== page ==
At age 12, Philip Glass started working in a Baltimore record store owned by a man he called Ben. Ben was, in fact, Glass’s father, but he and his brother, Marty, both referred to him by his first name because they didn’t want anyone to know they were his children. Of course everyone still knew who they were.
Even before working in that small record store and spending countless evenings with Ben, learning to sort the good music from the bad, Glass knew he’d become a musician. He took flute lessons; his brother studied the piano. Now 81 years old, Glass is one of the most lauded composers of the 20th century. He has an honorary doctorate in music from his alma mater, the Juilliard School, and has won a National Medal of Arts, the Society of Composers and Lyricists’ Lifetime Achievement Award, and multiple Golden Globe and Academy Awards. I spoke with him about those early days in his father’s record store, the scariest moments from his time driving taxis in New York City to make ends meet, and how young people today should seek jobs that grant them independence.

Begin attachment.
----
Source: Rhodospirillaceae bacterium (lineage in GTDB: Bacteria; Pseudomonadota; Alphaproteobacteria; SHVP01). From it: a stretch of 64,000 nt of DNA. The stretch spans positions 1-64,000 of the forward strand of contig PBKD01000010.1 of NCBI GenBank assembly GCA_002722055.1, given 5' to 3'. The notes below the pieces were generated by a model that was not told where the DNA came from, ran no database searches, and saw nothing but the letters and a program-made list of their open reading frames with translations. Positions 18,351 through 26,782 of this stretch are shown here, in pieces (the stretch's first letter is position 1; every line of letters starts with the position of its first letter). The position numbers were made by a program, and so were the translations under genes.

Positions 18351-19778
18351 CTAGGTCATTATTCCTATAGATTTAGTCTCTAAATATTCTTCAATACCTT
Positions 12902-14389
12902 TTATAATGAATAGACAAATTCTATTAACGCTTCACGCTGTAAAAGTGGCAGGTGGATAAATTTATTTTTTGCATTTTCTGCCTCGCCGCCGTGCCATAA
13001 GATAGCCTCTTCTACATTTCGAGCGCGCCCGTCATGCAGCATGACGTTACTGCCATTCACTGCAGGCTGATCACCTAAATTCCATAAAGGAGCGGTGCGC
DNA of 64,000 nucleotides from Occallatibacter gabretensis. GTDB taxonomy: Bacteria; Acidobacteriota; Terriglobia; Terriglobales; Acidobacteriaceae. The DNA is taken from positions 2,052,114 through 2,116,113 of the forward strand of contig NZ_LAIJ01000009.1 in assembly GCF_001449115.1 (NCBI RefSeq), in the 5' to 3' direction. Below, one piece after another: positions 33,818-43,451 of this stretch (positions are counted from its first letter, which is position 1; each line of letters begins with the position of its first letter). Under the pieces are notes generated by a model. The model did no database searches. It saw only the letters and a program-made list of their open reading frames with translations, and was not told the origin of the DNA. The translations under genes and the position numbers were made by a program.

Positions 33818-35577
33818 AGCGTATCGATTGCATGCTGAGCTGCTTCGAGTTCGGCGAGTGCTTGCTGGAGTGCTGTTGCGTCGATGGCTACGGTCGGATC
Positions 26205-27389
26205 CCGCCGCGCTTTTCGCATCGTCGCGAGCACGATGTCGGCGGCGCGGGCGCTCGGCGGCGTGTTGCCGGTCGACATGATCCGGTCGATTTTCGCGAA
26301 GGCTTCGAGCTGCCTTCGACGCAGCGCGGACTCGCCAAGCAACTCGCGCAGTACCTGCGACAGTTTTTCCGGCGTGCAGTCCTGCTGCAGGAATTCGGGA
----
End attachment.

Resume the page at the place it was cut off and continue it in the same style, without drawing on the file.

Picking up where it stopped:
This interview has been lightly edited for length and clarity.
Lolade Fadulu: You got into music because of your father, but did you ever consider becoming a librarian like your mother?
Philip Glass: My mother was a teacher and a librarian, and I definitely was not going to become a librarian. I knew these two people very well, my mother and father, and I had no interest in my mother’s friends at all. I was very interested in everything that my father did. That was just the way it turned out for me.